As per the current situation, exiting the euro also means leaving the EU, which is a politically entrenched conjecture. The impact of this assumption is that it does not give democracy a chance and member-states are being coerced into remaining in the euro zone market (Solomon, Bamossy, Askegaard, & Hogg, 2006).

Therefore, it is very wrong for the European commission to rule out that any member-state considering exiting the euro must also leave the EU (Sloman & Wirde, 2009). This is actually infringing the democratic rights of the member states hence interfering with members’ political structures.

It is clear that the dominant Sarkozy and Markel administrations are creating a possibility for the commission to force exiting members out. This will have negative implications on the EU’s common market. In addition, the rating agencies have been under intense criticism from the European lawmakers for what has been termed as political manipulation.

The lawmakers accuse the rating agencies of being bias towards European assets (Trimikliniotis &Bozkurt, 2012). This was seen when the rating agencies downgraded Portugal’s public debt to a lower category ‘Ba2’ (Panayiotopoulos, 1995).

Impacts on potential investors

In the case of Cyprus, the decision made by the Eurogroup to impose a haircut tax on deposits has already done unimaginable harm to the financial sector. Economists foresee a situation whereby foreign investors will withdraw from the economy especially the Russians (Harvey, 2003). The decision was condemned globally and this has created a negative image of the European common market. Destroying the banking and financial systems is not the only harm that the decision has had on the euro zone.

The aftermath of the Erougroup’s decision on the Cyprus’ economy has greatly compromised the investors’ confidence in the international banking (Christodoulou, 1992).

The ultimate and dire effect of this is that investors are no longer interested in the euro market as a prospective investment destination. This will have a lasting financial and economic repercussion on the entire region. The looming euro zone economic meltdown will have a dire and direct impact on the European Union integration process.

It will further compromise investments in the region as the integration challenges may be perceived as lack of effective political leadership and consequent political instability. Investors will not commit their finances in a politically marred economic block.

Foreign investors are keenly watching the EU’s decisions and plans with regard to the financial crisis facing the region. The EU is under close surveillance by investors and so far, the trend has not been very impressive. This is slowly causing investors to shy away from exploiting the EU’s market.

Conclusion

This paper has critically examined the role of politics in financial markets with a keen interest in the euro zone. In the second paragraph, the paper has given a general overview of the current situation of the region’s economy. The different ways that politics can influence investors’ decisions have also been outlined in this paper to help us understand the relationship between political and business environments.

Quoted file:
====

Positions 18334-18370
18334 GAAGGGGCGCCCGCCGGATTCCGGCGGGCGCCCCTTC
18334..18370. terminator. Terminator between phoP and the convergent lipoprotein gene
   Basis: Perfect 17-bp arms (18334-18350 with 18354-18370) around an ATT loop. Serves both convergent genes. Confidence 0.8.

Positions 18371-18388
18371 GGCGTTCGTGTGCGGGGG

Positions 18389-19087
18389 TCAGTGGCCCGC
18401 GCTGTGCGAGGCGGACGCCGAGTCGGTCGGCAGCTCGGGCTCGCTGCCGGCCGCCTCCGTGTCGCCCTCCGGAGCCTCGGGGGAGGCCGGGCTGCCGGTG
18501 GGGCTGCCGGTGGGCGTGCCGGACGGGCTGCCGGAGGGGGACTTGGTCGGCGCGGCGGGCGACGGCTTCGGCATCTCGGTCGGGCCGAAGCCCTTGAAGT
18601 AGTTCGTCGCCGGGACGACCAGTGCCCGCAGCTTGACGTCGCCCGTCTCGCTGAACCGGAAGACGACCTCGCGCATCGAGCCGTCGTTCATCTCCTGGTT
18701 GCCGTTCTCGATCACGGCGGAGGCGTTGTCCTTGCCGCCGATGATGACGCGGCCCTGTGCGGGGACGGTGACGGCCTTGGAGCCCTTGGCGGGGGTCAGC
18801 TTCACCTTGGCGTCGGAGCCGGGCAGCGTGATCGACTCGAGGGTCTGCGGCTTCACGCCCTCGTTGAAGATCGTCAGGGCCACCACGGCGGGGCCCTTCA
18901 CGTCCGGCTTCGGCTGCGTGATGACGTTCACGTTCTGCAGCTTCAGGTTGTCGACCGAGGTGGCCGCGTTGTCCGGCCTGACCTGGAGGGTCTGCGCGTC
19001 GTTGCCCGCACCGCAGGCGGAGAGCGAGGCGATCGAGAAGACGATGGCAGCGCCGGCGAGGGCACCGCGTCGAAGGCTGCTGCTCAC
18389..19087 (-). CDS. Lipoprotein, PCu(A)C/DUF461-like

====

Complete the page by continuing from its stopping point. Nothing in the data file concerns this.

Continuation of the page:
To show how political crisis can influence investors, the paper has discussed how the political turmoil in Europe affected the euro zone’s economy. Lastly, at the end of the paper, the impacts of the political crisis on investors have been clearly summarized giving a specific example of the Cyprus case.

References

Aaronson, A. & Biggins, B. (2005). Quantitative methods, European Journal of Research Methods, 9 (7), 10-13.

Beetham, H. (2007). Retail Economics. Abingdon, UK: Routledge.

Bessemer, D. J. (2010). Understanding financial crisis through accounting models, Accounting, Organization and Society, 35 (7), 676-688.

Christodoulou, D. (1992) Inside the Cyprus Miracle, the Labors of an Embattled Mini-Economy, Minneapolis, US: University of Minnesota.

Harvey, D. (2003). The New Imperialism. Oxford, UK: Oxford University Press.

Hughes, K. (2011). Europe’s political crisis at heart of euro zone meltdown. Web.

Palmer, A., Ketteridge, S. & Marshall, S. (2010). Political landscapes in Europe. Oxford, UK: Oxford University Press.

Panayiotopoulos, P. (1995). Cyprus: The Developmental State in Crisis, Capital and Class, 1 (57), 13-53.

Sloman, J. & Wirde, A. (2009). Economics. Harlow, UK: Pearson Education.

Solomon, M., Bamossy, G., Askegaard, S. & Hogg, M. K. (2006). Consumer behavior a European perspective. Harlow, UK: Financial Times.

Stavrou, P. (2011). The current economic and political situation in the Euro Area. Web.

Trimikliniotis, N. & Bozkurt, U. (2012). Beyond A Divided Cyprus: A State and Society in Transformation. New York, NY: MacMillan Palgrave.

Weltman, J. (2013). Euro zone tremors continue to ripple out – ECR Q2 2013 results. Web.